Re­ports from re­lief par­ties vis­it­ing pa and kainga, and Maori flu mon­u­ments in North­land and Hawke’s Bay sup­port this view: fewer than half of the names can be found in the death reg­is­ters.

Re­sis­tance to con­scrip­tion and the boy­cott of the 1916 cen­sus by Waikato Maori fur­ther com­pli­cate the pic­ture, but it seems likely that Maori mor­tal­ity in the 1918 flu has been un­der­es­ti­mated and was more like 2500. That would push their death rate up to 49 per 1000, or nearly five per cent, which is sim­i­lar to the death rate among indige­nous Fi­jians, and eight times the Pakeha death rate.

Why were Maori so much more at risk of death in the 1918 flu? There is no sin­gle sim­ple an­swer. A com­bi­na­tion of fac­tors made for a per­fect storm. The Maori pop­u­la­tion was still largely ru­ral, and many re­mote set­tle­ments may have missed the im­mu­nity con­ferred by the mild first wave of the pan­demic.

Land loss had im­pov­er­ished many Maori com­mu­ni­ties, tra­di­tional food-gath­er­ing had been cur­tailed, and stan­dards of nu­tri­tion and hous­ing were gen­er­ally low.

Com­mu­nal life with crowded sleep­ing whare, fa­cil­i­tated the spread of droplet in­fec­tion. Many Maori had lungs dam­aged by wide­spread TB and to­bacco smok­ing. Tra­di­tional herbal medicines were in­ef­fec­tive against pneu­mo­nia.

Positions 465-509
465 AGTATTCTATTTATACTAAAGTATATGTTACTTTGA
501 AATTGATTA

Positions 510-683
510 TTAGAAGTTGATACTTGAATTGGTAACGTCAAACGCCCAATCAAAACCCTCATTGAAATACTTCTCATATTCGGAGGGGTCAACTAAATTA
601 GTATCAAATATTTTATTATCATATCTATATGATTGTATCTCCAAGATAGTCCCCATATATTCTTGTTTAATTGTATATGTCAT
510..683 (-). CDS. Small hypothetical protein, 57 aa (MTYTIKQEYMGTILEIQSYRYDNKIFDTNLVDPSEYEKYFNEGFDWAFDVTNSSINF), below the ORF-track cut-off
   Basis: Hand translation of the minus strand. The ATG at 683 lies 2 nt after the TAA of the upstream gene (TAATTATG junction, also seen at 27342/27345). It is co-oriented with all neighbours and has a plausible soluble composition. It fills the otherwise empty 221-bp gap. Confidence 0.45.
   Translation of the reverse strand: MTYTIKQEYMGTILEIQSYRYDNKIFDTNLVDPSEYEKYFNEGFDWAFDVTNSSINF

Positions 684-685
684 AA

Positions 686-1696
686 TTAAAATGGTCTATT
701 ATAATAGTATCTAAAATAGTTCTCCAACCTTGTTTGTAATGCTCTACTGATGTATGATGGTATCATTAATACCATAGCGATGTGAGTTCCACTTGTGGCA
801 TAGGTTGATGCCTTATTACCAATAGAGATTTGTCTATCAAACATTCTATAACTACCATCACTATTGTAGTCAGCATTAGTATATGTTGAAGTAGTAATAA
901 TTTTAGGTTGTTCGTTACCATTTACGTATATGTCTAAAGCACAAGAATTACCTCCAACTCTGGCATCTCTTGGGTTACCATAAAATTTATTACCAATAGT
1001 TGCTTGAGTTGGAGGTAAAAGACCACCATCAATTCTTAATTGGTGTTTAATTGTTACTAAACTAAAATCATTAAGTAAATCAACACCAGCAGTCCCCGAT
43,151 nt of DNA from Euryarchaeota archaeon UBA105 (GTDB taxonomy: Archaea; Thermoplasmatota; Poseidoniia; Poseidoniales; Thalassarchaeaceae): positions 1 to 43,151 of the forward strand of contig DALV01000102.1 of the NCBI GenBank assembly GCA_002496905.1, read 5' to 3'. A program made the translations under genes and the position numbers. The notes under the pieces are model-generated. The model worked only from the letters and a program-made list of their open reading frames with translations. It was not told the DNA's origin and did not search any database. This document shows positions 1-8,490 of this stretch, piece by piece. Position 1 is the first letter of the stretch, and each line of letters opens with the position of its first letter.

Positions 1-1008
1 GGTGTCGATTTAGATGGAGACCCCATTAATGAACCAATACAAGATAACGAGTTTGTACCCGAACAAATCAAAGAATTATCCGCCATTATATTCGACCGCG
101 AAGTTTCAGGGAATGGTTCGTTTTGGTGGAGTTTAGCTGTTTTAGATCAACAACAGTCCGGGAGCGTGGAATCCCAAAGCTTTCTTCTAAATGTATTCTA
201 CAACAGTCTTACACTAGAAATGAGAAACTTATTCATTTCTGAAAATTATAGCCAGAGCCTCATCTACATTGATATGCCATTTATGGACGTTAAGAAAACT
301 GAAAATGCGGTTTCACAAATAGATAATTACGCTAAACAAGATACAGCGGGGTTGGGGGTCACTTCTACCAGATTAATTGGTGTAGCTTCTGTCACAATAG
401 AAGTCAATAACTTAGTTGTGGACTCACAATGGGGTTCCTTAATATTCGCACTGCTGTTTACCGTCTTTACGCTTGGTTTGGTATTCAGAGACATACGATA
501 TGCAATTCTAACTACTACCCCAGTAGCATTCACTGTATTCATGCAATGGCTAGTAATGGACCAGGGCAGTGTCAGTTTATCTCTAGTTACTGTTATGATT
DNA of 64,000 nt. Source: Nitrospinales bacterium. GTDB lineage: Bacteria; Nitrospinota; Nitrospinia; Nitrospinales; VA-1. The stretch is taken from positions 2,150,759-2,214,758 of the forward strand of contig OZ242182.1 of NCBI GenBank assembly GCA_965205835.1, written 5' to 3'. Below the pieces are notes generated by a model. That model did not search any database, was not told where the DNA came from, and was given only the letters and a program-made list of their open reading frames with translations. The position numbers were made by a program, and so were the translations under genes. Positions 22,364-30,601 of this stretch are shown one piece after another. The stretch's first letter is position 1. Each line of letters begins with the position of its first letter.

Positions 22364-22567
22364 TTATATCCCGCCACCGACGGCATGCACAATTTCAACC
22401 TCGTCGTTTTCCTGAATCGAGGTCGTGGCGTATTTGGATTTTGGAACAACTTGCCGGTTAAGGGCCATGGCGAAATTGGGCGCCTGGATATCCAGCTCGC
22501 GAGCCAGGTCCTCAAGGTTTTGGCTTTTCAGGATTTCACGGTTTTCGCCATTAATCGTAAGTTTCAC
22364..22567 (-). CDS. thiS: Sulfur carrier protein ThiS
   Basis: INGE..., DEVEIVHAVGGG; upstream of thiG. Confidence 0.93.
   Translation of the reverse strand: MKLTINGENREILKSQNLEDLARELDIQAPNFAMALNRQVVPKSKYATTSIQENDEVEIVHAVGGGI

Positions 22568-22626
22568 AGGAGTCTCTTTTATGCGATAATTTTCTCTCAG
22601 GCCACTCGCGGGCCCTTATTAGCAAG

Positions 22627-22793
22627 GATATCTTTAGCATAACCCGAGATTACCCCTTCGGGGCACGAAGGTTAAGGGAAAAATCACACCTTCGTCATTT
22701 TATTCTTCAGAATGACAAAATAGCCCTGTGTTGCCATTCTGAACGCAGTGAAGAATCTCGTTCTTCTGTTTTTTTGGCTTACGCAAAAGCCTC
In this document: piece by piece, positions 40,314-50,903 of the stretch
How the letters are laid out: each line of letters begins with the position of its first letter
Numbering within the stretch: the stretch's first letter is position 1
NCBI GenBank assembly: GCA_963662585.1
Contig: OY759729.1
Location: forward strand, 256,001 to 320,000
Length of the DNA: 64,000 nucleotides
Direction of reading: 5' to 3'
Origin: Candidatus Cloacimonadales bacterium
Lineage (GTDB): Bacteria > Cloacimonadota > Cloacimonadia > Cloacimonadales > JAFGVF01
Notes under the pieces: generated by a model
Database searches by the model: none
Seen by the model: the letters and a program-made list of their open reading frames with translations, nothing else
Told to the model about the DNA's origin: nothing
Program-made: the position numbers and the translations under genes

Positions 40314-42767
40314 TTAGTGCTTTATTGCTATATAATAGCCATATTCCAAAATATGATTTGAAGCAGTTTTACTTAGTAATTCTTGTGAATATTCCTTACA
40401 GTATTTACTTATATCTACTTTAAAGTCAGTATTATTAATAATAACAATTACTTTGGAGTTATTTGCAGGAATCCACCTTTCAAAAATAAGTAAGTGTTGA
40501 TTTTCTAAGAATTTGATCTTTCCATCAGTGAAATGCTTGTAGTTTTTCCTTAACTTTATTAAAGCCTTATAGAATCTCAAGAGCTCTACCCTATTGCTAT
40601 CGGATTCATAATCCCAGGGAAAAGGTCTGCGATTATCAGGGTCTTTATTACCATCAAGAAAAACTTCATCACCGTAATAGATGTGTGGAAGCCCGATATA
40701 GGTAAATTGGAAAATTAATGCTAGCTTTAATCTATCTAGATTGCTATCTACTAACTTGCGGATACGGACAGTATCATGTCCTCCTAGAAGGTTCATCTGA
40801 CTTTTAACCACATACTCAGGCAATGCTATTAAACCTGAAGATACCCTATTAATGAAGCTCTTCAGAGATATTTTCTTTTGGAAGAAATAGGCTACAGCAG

How did the flu get into New Zealand? At the time it was com­monly be­lieved that the pas­sen­ger ship Ni­a­gara had brought the flu, along with Prime Min­is­ter Massey, re­turn­ing from a war con­fer­ence. His po­lit­i­cal en­e­mies ac­cused him of pulling strings to avoid quar­an­tine.

But this has been shown to be a myth. Auck­land was at the time still in the grip of the mild first wave in­fluenza, which lasted from mid-Septem­ber to midOc­to­ber. The most likely sources of new in­fec­tion in Oc­to­ber 1918 were troop­ships re­turn­ing with hun­dreds of sick and wounded sol­diers from camps in south­ern Eng­land where the se­vere sec­ond wave of the pan­demic had been rag­ing. Many were now symp­tom­less car­ri­ers of the virus. They scat­tered to their homes and a fort­night later se­vere in­fluenza burst out al­most si­mul­ta­ne­ously up and down the coun­try.

This co­in­cided with the end of the war, and in many towns peo­ple gath­er­ing to cel­e­brate the Ar­mistice un­wit­tingly spread the se­vere flu even more widely.

In­fluenza was de­clared a no­ti­fi­able dis­ease on Novem­ber 6 and schools, bars, bil­liard sa­loons and dance halls were closed. Very soon shops and of­fices and fac­to­ries were also clos­ing for lack of staff and cus­tomers.

The whole coun­try seemed to shut down for a fort­night in the mid­dle of Novem­ber, and streets were de­serted apart from hur­ry­ing am­bu­lances or vol­un­teers door-knock­ing to find the worst cases. Tem­po­rary in­fluenza wards were set up in schools and church halls – even un­der race­course grand­stands in Hast­ings, Reefton and Gore – and soup kitchens were hastily ar­ranged. Boy Scouts and Girl Guides helped to dis­trib­ute food and medicine to stricken house­holds.